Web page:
Japan is a world-leader in thwarting the risk of natural disasters.
Point of view
We are able to measure the magnitude of an earthquake in an instant and immediately send information across the country.
In the first episode of this special edition of Target Japan, we head to Sendai, the capital of the Miyagi Prefecture. The town is situated in a region struck by the 2011 earthquake and tsunami. It was also the location of the United Nations’ third World Conference for Disaster Risk Reduction.
At the conference, Japan’s Prime Minister, Shinzo Abe, announced a new plan for thwarting the risk of natural disasters. Across a period of four years, 3.8 billion euros will be used to train 40,000 people and develop Japan’s international cooperation in this sector.
Several targets were set in Sendai: for example to reduce deaths resulting from natural disasters by 100,000 over ten years; but also a reduction in the economic loss linked to natural catastrophes.
Neil McFarlane was a coordinator at the conference: “We have calculated that that’s around 300 billion US dollars a year. “Particularly over the last ten years, it has increased. Dramatically,” he emphasised.
Managing natural disasters
Japan has always been susceptible to typhoons. It is home to more than a hundred active volcanoes and almost 20 percent of all the planet’s earthquakes rated magnitude six or more are concentrated there.
Yet, the number of victims is much lower than elsewhere. This is thanks to a real ‘culture’ of risk prevention, according to Yoshiyasu Hyoutani, the Japanese government’s Deputy Director General for Disaster Management.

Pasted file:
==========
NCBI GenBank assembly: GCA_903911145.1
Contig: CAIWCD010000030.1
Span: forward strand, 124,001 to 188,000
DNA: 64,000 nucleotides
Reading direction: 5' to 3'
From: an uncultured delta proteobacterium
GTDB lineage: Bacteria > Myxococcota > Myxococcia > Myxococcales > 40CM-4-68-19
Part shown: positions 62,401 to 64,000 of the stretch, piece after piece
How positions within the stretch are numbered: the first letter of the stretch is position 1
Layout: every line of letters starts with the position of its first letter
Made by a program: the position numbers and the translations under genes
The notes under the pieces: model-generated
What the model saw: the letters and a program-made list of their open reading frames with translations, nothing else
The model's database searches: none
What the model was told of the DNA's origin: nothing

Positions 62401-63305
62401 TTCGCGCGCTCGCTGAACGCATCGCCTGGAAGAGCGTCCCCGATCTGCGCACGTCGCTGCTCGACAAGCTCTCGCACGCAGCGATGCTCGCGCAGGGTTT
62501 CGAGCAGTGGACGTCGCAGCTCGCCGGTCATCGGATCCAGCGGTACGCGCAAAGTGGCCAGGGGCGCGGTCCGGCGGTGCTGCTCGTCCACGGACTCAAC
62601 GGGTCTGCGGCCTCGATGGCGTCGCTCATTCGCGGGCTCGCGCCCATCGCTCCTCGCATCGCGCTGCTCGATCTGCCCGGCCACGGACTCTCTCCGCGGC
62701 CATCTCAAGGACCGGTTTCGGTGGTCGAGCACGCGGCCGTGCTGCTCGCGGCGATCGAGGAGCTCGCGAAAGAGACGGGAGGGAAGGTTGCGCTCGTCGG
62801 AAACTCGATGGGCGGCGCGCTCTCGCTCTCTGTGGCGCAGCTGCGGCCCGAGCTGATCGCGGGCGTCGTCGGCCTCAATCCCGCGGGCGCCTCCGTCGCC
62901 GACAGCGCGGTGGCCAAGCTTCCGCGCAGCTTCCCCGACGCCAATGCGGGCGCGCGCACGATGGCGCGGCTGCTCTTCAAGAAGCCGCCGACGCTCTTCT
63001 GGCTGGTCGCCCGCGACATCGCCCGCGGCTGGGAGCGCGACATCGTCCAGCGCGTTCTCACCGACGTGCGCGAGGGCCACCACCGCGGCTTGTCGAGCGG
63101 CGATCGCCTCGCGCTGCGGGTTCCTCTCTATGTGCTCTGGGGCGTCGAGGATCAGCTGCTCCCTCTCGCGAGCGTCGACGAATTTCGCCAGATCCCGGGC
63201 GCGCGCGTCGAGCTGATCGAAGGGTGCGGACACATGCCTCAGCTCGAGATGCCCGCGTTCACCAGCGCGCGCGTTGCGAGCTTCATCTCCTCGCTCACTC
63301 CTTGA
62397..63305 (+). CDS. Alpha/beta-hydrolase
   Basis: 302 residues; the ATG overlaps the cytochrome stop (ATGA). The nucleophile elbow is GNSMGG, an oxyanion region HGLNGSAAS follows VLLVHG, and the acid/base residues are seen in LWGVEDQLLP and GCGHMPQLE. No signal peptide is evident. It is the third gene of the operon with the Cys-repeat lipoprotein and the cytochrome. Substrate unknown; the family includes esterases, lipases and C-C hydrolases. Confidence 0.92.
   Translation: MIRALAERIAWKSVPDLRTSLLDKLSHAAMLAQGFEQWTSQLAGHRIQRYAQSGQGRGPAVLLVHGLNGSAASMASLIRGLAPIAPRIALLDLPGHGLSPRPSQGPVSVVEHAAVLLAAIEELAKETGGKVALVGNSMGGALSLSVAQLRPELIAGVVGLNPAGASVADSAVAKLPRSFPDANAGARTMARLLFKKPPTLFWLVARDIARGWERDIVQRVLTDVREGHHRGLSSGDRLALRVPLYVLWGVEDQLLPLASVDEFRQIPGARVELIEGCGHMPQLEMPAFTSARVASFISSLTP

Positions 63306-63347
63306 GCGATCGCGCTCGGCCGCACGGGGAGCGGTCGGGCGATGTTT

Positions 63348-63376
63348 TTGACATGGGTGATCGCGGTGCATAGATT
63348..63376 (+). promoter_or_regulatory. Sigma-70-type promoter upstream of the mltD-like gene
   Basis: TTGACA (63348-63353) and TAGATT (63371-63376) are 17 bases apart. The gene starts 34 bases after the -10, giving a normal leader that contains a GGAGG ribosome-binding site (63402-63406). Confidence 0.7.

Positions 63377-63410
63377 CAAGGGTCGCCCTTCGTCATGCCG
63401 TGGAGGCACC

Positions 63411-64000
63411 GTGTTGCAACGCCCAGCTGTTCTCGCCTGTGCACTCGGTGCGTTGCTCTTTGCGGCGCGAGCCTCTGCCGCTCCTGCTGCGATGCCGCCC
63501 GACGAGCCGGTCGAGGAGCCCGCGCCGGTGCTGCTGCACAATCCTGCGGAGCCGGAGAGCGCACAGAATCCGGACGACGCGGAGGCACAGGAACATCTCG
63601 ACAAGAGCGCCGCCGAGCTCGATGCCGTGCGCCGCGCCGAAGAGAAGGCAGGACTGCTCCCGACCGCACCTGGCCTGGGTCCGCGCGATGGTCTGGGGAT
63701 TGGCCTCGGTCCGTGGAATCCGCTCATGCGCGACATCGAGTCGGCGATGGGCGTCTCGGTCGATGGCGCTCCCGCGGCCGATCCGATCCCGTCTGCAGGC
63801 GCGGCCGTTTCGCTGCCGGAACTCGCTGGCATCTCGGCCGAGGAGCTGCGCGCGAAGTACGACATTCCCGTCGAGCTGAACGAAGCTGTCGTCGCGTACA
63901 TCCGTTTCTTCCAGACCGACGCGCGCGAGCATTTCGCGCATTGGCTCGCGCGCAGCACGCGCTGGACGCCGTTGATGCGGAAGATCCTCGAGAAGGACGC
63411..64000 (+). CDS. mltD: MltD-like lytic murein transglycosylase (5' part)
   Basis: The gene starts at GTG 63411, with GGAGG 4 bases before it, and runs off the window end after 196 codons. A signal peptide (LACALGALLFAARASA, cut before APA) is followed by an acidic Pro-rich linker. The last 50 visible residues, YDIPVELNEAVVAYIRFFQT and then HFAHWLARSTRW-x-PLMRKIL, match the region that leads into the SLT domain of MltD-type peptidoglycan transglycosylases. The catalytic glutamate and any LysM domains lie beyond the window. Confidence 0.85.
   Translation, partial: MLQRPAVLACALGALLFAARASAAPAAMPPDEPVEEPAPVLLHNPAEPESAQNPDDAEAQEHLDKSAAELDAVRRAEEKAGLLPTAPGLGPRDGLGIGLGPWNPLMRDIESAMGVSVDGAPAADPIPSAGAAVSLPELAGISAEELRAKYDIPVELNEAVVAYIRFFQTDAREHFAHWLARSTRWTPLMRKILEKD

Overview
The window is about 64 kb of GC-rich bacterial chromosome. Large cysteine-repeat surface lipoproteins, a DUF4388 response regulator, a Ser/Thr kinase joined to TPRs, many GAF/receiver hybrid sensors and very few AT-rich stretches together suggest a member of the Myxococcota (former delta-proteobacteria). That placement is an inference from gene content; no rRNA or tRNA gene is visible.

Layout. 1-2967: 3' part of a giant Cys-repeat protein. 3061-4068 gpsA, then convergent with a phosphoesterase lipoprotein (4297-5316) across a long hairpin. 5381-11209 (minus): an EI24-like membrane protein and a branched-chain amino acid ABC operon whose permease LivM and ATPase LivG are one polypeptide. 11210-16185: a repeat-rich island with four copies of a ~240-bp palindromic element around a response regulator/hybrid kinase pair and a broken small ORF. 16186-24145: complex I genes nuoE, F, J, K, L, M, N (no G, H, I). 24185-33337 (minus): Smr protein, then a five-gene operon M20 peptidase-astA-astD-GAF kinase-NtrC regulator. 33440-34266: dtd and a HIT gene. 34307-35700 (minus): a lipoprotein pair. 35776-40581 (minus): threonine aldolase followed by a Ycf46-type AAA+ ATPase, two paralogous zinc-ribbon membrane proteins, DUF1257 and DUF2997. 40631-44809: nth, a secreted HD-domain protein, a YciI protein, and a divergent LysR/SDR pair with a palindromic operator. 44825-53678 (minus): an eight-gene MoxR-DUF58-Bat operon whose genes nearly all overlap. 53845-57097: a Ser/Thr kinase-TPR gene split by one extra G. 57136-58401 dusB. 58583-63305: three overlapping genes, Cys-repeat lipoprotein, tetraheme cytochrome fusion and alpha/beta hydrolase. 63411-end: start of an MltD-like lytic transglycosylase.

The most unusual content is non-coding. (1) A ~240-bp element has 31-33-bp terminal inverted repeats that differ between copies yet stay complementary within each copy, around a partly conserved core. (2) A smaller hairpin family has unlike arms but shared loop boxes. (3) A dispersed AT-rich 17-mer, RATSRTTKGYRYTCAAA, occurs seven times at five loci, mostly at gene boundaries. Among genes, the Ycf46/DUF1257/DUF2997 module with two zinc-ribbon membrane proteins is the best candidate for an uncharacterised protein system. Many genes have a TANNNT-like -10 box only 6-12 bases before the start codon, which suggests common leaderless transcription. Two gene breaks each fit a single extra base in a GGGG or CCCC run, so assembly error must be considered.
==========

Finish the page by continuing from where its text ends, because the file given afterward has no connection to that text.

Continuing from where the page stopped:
“We have over 4,000 checkpoints scattered across the archipelago. We are able to measure the magnitude of an earthquake in an instant and immediately send information across the country,” he explained. “For example, at the time of the 2011 earthquake, there were a hundred Shinkansen high-speed trains in operation. We stopped them immediately and there were no accidents, no deaths.”
Japan also has the world’s biggest infrastructure for flood prevention: a gigantic main reserve tank, five containment silos and a network of more than six kilometres of underground pipes of a diameter of 10.6 metres.
The system collects water, drains flooding from four rivers and spurts out up to 200 cubic metres of water per second into the region’s main river, near Tokyo.
Its impact, in an area where urbanisation stands at 50 percent, is considerable, as the Chief of the Metropolitan Area’s Outer Underground Discharge Channel, outlined.
“The result is that we have four-times fewer flooded zones,” said Chief Oosu Eiichi. “And we have cut the number of houses affected by floods by two thirds.”
Standing at 634 metres high, Tokyo Sky Tree has become the symbol of the Japanese capital. But it is also an outstanding feat, which – thanks to its structure – is earthquake-resistant. It comprises a central concrete pillar, connected to external steel elements through a system of shock dampers.
“The central pillar and steel structure sway in opposite directions. They can offset up to 50 percent of the energy affecting the tower and the tower is earthquake-resistant,” explained Tokyo Sky Tree’s Haruki Nagatsuma.
This was an enormous feat, since the tower also serves as a telecommunications system when a natural disaster strikes. Yet another key element of Japan’s ingenious system for disaster risk reduction.